Cannibalism: A Perfectly Natural History
Eating one’s own kind is completely natural behavior in thousands of species, including humans. Throughout history we have engaged in cannibalism for reasons related to famine, burial rites, and medicine. Cannibalism has also been used as a form of terrorism and as the ultimate expression of filial piety. With unexpected wit and a wealth of knowledge, Bill Schutt, a research associate at the American Museum of Natural History, takes us on a tour of the field, exploring exciting new avenues of research and investigating questions like why so many fish eat their offspring and some amphibians consume their mother’s skin; why sexual cannibalism is an evolutionary advantage for certain spiders; why, until the end of the eighteenth century, British royalty regularly ate human body parts; and how cannibalism might be linked to the extinction of Neanderthals.
Today, the subject of humans consuming one another has been relegated to the realm of horror movies, fiction, and the occasional psychopath. But as climate change progresses and humans see more famine, disease, and overcrowding, biological and cultural constraints may well disappear. These are the very factors that lead to outbreaks of cannibalism--in other species and our own.
North American publisher: Algonquin (February 2017)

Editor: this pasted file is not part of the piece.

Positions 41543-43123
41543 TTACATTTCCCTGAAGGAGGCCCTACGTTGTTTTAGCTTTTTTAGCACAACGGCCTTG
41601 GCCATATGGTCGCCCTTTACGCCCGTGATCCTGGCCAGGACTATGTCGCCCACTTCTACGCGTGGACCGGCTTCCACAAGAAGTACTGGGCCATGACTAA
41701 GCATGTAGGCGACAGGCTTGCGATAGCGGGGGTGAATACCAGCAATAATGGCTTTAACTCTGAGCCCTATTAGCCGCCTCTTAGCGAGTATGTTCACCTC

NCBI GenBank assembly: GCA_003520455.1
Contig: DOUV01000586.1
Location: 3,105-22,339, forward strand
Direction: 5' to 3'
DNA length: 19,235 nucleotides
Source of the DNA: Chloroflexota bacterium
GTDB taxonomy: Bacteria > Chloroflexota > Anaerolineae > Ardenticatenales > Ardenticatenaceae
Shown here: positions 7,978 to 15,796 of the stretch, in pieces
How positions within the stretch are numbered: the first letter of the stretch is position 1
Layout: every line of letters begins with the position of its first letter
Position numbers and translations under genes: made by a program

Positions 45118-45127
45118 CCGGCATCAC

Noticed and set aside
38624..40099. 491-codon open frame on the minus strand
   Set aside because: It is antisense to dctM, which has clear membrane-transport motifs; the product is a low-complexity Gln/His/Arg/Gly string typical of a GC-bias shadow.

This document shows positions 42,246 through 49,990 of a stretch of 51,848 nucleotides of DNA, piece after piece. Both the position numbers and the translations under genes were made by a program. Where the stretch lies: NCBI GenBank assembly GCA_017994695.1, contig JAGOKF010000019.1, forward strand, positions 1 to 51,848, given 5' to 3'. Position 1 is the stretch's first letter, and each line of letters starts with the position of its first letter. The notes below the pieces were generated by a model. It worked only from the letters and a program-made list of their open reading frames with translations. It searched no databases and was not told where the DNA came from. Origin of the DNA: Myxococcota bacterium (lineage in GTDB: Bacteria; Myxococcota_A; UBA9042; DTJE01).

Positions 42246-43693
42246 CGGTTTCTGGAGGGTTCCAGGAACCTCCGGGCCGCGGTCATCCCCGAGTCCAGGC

Audiobook publisher: Highbridge/Recorded Books
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“A clear-headed, sometimes humorous, sometimes tragic—and always fascinating—compendium of one of Western culture’s strongest taboos. From the Australian redback spider to the Donner Party, Schutt examines the evolutionary purposes that eating one’s own can serve. But he goes beyond scientific explanation to show how deeply cannibalism is woven into our own history and literature.” —Cat Warren, New York Times bestselling author of What the Dog Knows: Scent, Science, and the Amazing Ways Dogs Perceive the World
“Butterflies do it. So do some toads, birds, and polar bears. Did dinosaurs do it? What about the Neanderthals? And what about us, for that matter? If you're hungry for a fun, absorbing read about which animals eat their own kind and why, read this book.” —Virginia Morell, New York Times bestselling author of Animal Wise: How We Know Animals Think and Feel
“Bill Schutt’s fascinating and compulsively readable new book will amaze you.” —Ian Tattersall, Curator Emeritus, American Museum of Natural History and author of The Strange Case of the Rickety Cossack and Other Cautionary Tales from Human Evolution
“Bill Schutt serves up a deliciously entertaining smorgasbord of scientific reality. He gives us a deeper insight into the way nature really works.” —Darrin Lunde, Museum Specialist, Smithsonian Institution, and author of The Naturalist